for the 52 weeks ended 2 February 2008
|Net finance charge||(17.8)||(5.3)||(15.4)||(3.8)||(14.0)||(3.9)|
|Profit before tax||333.5||100.0||400.8||100.0||360.7||100.0|
*53 week year
Over 70% of the Group’s sales, operating profit and net assets, including predominantly all of its borrowings, are denominated in US dollars. Therefore from the start of its fiscal year on 4 February 2007 the Group commenced reporting in US dollars (including comparatives and the five year record), to better reflect its underlying performance. The functional currency of the Company changed to US dollars on 5 February 2007.
The Group’s sales are seasonal with the first and second quarter both normally slightly more than 20% of annual sales, the third quarter a little under 20% and the fourth quarter accounting for about 40% of sales, with December being by far the most important month of the year. Due to operating leverage the operating profit of the Group is even more seasonal, with nearly all the UK division’s, and a little over 50% of the US division’s, operating profit occurring in the fourth quarter. Group costs occur broadly evenly during the year, while net financing costs are higher in the second half of the year reflecting the peak in working capital requirements ahead of the key Christmas trading period.
The key drivers of operating profitability are the:
The gross margin percentage in retail jewellery is above the average for speciality retailers, reflecting the slow inventory turn. The trend in gross margin depends on Signet’s pricing policy, movements in the cost of goods sold, changes in sales mix and the direct cost of providing services such as repairs.
In general, the gross margin percentage on gold jewellery is above that of diamond jewellery, whilst that of watches and gift products is normally below that of diamond jewellery. Within the diamond jewellery category the gross margin percentage varies depending on the proportion of the merchandise cost accounted for by the value of the diamonds; the greater the proportion, the lower the gross margin percentage. In addition, the gross margin percentage of a Jared is slightly below the mall brands, although at maturity the store contribution percentage of a Jared site is similar to that of a mall store. A change in merchandise mix will therefore have an impact on the Group’s UK and US division’s gross margin percentage and a change in the proportion of sales from Jared will have an impact on the gross margin percentage of both the US division and Group. In the US division the growth of Jared and the increase in sales of higher value diamonds, both of which are helping to drive like for like sales growth, means that the US gross margin percentage is expected to show a small decline in most years.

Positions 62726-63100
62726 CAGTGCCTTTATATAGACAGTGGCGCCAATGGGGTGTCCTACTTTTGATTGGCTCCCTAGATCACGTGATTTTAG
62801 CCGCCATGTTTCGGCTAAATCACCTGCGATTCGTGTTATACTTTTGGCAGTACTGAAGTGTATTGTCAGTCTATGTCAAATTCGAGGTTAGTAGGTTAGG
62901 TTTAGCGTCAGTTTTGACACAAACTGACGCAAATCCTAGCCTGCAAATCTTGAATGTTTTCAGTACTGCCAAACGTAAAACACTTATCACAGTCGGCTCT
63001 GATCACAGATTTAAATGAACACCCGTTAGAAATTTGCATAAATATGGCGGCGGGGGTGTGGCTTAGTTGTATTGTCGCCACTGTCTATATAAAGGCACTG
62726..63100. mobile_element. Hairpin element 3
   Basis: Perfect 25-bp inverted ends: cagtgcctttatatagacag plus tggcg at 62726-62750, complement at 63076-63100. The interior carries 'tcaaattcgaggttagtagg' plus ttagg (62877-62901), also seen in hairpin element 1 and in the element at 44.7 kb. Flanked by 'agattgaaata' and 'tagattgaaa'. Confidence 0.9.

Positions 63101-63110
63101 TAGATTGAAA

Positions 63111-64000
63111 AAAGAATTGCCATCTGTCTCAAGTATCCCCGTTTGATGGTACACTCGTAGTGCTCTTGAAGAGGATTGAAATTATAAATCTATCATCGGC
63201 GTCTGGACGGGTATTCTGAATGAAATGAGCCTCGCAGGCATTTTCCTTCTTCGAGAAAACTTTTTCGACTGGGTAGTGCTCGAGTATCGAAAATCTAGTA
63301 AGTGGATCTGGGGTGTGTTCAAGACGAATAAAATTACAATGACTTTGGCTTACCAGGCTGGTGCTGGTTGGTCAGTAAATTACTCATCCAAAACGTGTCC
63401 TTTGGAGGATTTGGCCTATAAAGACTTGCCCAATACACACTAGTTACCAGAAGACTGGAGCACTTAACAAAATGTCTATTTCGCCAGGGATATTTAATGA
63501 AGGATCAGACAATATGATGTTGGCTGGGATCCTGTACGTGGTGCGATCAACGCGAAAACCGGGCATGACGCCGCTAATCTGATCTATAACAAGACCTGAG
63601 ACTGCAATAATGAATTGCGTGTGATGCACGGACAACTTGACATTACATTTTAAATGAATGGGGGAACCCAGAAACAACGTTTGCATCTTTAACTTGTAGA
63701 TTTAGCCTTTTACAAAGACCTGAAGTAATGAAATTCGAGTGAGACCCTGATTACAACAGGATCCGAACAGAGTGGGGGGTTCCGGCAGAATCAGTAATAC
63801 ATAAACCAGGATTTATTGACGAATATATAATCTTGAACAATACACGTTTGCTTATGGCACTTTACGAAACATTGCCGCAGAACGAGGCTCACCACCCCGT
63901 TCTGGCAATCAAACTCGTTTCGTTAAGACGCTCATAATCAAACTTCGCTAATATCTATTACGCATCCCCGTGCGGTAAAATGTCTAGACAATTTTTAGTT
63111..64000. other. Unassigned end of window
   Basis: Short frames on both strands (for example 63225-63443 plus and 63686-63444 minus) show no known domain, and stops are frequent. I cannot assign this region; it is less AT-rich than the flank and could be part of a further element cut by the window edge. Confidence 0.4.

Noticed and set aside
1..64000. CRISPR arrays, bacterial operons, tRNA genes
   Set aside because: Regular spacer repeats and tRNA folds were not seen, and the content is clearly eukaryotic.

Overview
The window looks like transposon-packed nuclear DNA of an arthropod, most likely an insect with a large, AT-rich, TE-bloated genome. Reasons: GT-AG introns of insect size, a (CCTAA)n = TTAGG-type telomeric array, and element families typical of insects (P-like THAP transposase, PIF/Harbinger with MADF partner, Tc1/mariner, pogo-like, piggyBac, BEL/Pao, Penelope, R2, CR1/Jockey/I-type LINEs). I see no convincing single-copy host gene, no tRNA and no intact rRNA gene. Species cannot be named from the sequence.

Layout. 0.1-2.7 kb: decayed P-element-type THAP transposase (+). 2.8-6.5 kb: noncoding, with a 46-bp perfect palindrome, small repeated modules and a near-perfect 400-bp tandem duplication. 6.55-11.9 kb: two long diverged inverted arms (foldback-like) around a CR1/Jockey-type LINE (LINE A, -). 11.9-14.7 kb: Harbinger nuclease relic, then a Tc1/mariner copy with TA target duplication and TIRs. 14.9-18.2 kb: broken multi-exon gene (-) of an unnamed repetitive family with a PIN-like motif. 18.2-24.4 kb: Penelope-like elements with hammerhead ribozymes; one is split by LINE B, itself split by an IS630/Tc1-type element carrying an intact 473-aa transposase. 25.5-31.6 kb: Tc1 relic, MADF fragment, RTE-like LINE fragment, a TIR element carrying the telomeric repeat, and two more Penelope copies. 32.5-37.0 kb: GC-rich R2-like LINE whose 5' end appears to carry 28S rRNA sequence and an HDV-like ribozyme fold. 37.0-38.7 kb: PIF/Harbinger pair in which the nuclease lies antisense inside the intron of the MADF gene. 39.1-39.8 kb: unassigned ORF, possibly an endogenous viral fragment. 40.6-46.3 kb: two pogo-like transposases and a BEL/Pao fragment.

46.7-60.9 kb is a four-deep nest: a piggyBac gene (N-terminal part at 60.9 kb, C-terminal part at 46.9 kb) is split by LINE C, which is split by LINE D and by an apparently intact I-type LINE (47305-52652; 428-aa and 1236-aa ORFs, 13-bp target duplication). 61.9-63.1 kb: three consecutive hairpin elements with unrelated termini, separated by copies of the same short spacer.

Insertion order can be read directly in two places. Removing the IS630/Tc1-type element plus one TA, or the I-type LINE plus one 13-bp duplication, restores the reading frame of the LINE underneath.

The cost of goods sold used to arrive at gross profit takes into account all costs incurred in the purchase, processing and distribution of the merchandise and all costs directly incurred in the operation and support of the retail outlets. The classification of distribution and selling costs under IFRS varies from company to company and therefore the gross profit percentage may not be comparable from one company to another.
To maintain the operating profit margin, the Group needs to achieve like for like sales growth sufficient to offset any adverse movement in gross margin, the increase in operating costs (including the net bad debt charge) and the impact of immature selling space. Like for like sales growth above the level required to offset the factors outlined above, allows the Group to achieve leverage of its fixed cost base and improve operating margin; slower sales growth results in reduced operating margin. There are not any known trends or uncertainties in future rent or amortisation expenses that could materially affect operating results or cash flows.
Signet’s target of 8% – 10% net new store space growth in the US, with a slight decline in space in the UK, means lower like for like sales growth is required in the UK than in the US to maintain operating margin. As the planned new space growth of about 5% in the US in 2008/09 is below that achieved in 2006/07 and 2007/08, a lower rate of like for like sales growth would be required to maintain the US operating margin than has recently been the case.
The impact on operating profit of sales variances (either adverse or favourable) is less in the US division than the UK, as certain variable expenses such as turnover-related rent and staff incentives account for a higher proportion of costs in the US business than in the UK division. The impact on operating profit of a sharp increase or decrease in like for like sales performance is marked. This is particularly the case if the change in sales growth is unexpected and occurs in the fourth quarter.
A key factor in driving operating margin is the level of average sales per store, with higher productivity allowing leverage of expenses both in store and in central functions.
Movements in the US dollar to pound sterling exchange rate have an impact on the reported results of the Group as the UK division’s results are translated into US dollars. A one cent movement in the exchange rate impacts profit before tax by some $0.4 million. The Board believes it is inappropriate to hedge this exposure as the UK division’s sales and costs are denominated in pounds sterling.